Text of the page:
Conservative political action committee Maggie's List on Friday endorsed 11 female candidates in House races across the country, seeking to gin up support for Republicans as the party seeks to elect more women.
The endorsements, a list of which was released exclusively to The Hill, includes Katie Gibbs, who is running to unseat freshman Democratic Rep. Andy Kim in New Jersey's 3rd District. The nonpartisan Cook Political Report rates the race as a toss-up.
The group also threw their support behind former National Down Syndrome Society President and CEO Sara Weir in Kansas's 3rd District, a seat now held by freshman Democratic Rep. Sharice Davids. That race is rated "lean Democratic."
Other endorsements are of Tiffany Shedd in Arizona’s 1st District, Kim Klacik in Maryland’s 7th District, Lisa McClain in Michigan’s 10th District, Jeanne Ives in Illinois’s 6th District, Mary Miller in Illinois’s 15th district, Stephanie Bice in Oklahoma’s 5th District and Maureen McArdle Schulman in New York’s 7th District.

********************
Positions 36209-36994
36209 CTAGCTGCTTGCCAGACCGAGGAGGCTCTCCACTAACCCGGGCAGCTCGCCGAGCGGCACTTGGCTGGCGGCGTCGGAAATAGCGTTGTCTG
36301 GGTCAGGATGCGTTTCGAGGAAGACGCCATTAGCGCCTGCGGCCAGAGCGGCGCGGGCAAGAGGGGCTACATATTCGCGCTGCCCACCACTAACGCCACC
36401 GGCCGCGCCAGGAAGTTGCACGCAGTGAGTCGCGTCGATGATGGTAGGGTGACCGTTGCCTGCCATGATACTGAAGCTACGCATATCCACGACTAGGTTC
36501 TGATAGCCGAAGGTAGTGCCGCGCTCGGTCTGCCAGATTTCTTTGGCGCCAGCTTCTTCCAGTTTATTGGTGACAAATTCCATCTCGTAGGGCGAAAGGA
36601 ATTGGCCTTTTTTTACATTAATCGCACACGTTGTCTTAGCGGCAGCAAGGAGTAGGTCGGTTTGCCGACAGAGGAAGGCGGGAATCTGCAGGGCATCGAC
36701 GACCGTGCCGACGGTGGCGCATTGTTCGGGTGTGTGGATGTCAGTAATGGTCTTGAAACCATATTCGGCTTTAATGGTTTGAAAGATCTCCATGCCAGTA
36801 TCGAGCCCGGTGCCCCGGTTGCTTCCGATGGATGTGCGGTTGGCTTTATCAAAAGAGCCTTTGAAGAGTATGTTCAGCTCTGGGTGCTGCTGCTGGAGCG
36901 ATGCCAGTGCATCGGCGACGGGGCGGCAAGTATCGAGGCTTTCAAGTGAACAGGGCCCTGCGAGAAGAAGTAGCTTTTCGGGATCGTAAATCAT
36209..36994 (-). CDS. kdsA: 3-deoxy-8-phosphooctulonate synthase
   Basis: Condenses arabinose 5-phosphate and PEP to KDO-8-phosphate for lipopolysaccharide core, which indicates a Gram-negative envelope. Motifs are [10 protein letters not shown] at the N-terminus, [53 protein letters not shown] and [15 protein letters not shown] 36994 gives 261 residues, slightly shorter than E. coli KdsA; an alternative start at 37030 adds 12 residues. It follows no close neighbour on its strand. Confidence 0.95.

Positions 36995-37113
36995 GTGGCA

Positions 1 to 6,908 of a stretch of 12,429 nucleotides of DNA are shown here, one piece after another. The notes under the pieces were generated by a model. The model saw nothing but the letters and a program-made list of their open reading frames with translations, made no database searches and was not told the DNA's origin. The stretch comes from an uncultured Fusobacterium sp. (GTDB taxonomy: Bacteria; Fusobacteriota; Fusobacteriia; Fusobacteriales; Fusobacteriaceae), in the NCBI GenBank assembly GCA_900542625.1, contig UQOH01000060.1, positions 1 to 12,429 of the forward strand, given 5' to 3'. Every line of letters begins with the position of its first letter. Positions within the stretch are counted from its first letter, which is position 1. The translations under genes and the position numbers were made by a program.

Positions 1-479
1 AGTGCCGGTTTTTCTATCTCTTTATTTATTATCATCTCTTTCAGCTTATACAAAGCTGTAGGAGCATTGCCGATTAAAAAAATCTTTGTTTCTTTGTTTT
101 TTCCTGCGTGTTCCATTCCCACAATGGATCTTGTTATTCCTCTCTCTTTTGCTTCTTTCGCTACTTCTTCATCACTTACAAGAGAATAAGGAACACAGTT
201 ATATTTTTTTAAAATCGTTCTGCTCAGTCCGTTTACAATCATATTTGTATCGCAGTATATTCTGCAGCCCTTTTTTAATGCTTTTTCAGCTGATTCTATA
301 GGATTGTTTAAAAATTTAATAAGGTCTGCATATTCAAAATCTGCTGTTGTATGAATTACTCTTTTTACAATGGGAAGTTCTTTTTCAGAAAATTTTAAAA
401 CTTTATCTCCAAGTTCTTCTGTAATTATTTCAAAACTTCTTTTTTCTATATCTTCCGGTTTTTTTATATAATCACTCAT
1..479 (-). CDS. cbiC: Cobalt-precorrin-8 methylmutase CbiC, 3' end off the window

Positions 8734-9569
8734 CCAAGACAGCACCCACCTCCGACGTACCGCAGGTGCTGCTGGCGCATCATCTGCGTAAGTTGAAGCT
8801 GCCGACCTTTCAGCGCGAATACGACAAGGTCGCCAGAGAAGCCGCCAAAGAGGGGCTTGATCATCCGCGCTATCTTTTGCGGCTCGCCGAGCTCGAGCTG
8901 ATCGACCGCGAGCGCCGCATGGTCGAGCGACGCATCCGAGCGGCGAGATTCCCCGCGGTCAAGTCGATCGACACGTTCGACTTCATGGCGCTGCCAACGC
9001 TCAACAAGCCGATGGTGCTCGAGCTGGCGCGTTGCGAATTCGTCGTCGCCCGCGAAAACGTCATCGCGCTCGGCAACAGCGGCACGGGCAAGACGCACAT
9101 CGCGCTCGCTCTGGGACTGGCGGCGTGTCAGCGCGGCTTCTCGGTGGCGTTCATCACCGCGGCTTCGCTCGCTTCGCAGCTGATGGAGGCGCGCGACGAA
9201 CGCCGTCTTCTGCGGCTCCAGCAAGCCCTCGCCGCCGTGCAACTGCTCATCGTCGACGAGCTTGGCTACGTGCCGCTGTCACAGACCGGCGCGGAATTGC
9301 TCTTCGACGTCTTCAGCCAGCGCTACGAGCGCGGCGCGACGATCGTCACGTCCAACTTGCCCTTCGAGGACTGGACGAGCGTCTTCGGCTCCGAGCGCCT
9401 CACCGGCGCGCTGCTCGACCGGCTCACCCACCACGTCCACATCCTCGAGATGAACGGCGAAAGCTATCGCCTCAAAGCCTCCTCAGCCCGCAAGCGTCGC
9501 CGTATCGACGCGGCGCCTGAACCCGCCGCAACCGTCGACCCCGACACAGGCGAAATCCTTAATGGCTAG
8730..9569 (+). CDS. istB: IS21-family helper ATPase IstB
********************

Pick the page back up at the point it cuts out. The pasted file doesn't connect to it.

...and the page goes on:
Republicans have struggled to close the gender gap in their own party after Democrats saw a groundswell of female candidates elected to Congress in the 2018 midterms.
There are only 21 Republican women serving in the House and Senate, compared to 127 Democratic women serving in both chambers.
Still, the gender gap is apparent on both sides of the aisle.
Just 23.7 percent of women make up both chambers of Congress, according to Rutgers University's Center for American Women and Politics.
“The energy emanating from our grassroots is palpable, and we are proud to stand as a constructive force in 2020 and beyond. We look forward to supporting our endorsed candidates, women who espouse our values of fiscal conservatism, small government, personal responsibility and strong national security this year,” Maggie's List Chairwoman Sandra Mortham said in a statement.
While Republicans face an uphill battle in their quest to take back the House in November, the coronavirus pandemic has thrown uncertainty into races up and down the ballot. Campaign committees and candidates across the country have mounted digital efforts to energize and engage voters ahead of the elections.
Image credit: © Greg Nash